Christopher Newfield is professor of American culture at UCSB. His research focuses on the processes of creativity and innovation, with a double focus on cultural and technological factors. He publishes on a range of topics that include the effects of higher education on society, corporate culture, culture and economics, the role of identity in socio-economic development, civil rights history, and the future of the middle class, He has conducted extensive fieldwork in a range of technology-dependent industries and has wide experience with the university side of copyright, patenting, and technology transfer. Professor Newfield has recently published Ivy and Industry: Business and the Making of the American University, 1880-1980, and is working on its sequel, entitled The Innovation Crisis: Business and the American University, 1975-2005.
Associate Professor of History Ann Plane is currently working on a project entitled "When I Awaked": Dreaming and Dream Narratives in the Cultures of Seventeenth-century New England. This is a book-length study of the indigenous theories of dreams and their practical uses both for European colonists and American Indians in southern New England. Both societies found dreams to offer meaningful encounters with supernatural forces, and thus members of each culture were curious about the meaning and status of dreams in local cosmologies. However, over the course of the century, European ideas about dreams and dreaming shifted and changed in the move from early modern to modern culture, and earlier English and Native ideas were relegated to the level of "folk belief." This aspect of colonization was perhaps at least as difficult for natives as the economic, political, and religious shifts accompanying it.
Professor of Art History Bruce Robertson has three large research interests which are the impetuous for a number of projects. The first is the nature of the performance of race in ante-bellum visual culture, an issue that grows out of the work of the genre painter William Sydney Mount (1807-1868). He has a book-length study of one painting, The Power of Music, in progress, and is co-organizing a major survey of genre painting with the Metropolitan Museum of Art. The second interest is the history of museums and the relationship of museums and university material collections: his case studies are London University and the South Kensington Museums, and the University of California and its museums. Also, because of his work in museums, he is interested in current issues of governance, curating, financing and public outreach. Finally, Professor Robertson has a long term interest in early twentieth-century modernism and the intertwining of nativist and primitivist ideas.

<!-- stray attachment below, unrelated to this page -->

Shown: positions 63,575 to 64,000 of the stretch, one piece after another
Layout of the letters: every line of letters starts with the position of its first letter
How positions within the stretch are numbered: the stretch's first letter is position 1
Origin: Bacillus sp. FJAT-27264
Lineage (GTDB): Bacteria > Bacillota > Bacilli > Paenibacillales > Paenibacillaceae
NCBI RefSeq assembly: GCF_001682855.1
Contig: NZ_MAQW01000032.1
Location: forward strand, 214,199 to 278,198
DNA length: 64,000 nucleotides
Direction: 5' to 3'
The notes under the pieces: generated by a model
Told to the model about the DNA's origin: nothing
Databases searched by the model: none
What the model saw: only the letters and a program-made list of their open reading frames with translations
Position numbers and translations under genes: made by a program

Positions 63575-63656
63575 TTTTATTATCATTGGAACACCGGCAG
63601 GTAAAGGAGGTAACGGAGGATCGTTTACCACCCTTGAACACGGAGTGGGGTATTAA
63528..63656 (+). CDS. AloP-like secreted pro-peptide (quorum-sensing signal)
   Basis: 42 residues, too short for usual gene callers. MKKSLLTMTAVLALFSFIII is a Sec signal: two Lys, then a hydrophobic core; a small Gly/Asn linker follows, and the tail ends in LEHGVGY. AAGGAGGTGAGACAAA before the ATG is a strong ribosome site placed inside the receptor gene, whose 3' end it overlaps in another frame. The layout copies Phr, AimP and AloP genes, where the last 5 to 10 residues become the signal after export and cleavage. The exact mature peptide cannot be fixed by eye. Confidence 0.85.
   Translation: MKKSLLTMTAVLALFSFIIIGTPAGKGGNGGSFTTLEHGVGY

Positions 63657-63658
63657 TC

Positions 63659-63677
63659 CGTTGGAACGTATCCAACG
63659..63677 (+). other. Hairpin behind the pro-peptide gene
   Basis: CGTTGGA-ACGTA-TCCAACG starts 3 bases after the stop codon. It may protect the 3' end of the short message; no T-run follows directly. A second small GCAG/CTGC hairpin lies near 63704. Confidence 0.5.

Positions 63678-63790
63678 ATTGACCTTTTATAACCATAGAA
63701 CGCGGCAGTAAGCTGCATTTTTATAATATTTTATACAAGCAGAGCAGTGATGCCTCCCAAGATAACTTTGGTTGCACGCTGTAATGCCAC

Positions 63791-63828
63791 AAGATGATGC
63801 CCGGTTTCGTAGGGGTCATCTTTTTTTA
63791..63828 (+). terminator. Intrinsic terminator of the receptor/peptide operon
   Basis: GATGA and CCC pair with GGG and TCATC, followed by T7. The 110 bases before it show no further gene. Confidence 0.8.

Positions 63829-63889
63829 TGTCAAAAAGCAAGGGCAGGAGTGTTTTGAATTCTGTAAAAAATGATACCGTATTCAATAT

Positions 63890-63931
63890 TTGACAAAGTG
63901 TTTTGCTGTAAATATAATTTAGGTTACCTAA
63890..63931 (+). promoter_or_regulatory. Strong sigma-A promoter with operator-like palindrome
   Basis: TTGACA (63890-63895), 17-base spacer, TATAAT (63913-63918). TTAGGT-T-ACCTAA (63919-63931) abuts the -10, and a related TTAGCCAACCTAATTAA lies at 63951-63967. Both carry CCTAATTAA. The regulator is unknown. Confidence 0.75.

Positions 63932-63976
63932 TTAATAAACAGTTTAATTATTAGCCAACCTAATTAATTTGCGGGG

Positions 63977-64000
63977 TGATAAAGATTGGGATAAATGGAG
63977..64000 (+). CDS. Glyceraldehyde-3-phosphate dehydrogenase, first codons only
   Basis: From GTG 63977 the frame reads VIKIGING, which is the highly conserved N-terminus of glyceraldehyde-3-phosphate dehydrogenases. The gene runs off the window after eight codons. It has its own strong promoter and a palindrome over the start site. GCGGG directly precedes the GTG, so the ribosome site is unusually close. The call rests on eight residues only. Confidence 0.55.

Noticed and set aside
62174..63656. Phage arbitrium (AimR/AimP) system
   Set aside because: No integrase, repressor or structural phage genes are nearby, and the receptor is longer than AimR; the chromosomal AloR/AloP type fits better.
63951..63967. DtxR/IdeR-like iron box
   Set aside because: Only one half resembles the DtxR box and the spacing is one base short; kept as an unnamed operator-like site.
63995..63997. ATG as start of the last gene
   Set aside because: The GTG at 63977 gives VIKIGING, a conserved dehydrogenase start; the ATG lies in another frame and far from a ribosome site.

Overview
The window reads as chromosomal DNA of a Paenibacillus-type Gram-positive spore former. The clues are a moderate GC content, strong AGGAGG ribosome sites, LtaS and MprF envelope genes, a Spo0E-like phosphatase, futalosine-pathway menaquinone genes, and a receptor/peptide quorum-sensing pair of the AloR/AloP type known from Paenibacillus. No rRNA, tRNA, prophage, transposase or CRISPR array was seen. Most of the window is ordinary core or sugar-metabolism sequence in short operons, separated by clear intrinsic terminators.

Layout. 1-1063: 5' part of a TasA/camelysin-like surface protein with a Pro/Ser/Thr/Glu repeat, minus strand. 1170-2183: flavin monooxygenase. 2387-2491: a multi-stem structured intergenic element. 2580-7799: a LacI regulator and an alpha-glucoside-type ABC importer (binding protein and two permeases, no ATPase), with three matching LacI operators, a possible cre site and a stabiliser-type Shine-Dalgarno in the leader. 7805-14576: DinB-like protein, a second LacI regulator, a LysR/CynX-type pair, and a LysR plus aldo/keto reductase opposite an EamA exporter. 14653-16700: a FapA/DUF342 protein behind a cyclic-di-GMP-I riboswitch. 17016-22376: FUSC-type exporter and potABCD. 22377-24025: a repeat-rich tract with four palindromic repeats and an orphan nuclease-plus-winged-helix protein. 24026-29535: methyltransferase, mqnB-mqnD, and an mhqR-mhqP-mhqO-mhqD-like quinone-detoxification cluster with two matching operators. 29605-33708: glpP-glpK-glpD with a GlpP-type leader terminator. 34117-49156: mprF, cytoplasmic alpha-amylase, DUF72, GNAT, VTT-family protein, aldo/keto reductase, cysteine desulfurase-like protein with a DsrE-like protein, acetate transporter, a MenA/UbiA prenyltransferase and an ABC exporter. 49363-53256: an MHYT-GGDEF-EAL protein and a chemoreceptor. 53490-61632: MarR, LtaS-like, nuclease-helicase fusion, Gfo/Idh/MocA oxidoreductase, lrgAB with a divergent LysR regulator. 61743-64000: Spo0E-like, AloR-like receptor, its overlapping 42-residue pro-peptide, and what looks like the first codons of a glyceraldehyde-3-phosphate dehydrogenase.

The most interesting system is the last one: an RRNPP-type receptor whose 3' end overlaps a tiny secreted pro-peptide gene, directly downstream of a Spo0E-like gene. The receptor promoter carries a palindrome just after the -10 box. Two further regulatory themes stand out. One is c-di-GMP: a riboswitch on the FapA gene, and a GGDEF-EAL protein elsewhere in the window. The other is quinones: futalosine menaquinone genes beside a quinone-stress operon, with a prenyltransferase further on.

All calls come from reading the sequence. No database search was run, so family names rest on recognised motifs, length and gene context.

Lecturer Rob Wallace's research interests include popular music, globalization, poetics, and the intersections between literature and music. His forthcoming book exploring the complex relationship between various American writers and improvisation as a theory and practice is entitled Improvisation and the Making of American Literary Modernism (Continuum, 2010). He is currently working on a narrative history of the drumset. Rob has also published poetry, reviews, and music criticism.  As a percussionist he has performed throughout the United States and Canada in a variety of genres, from free improvisation to Hindustani classical music.  His recordings can be found on the pfMentum record label.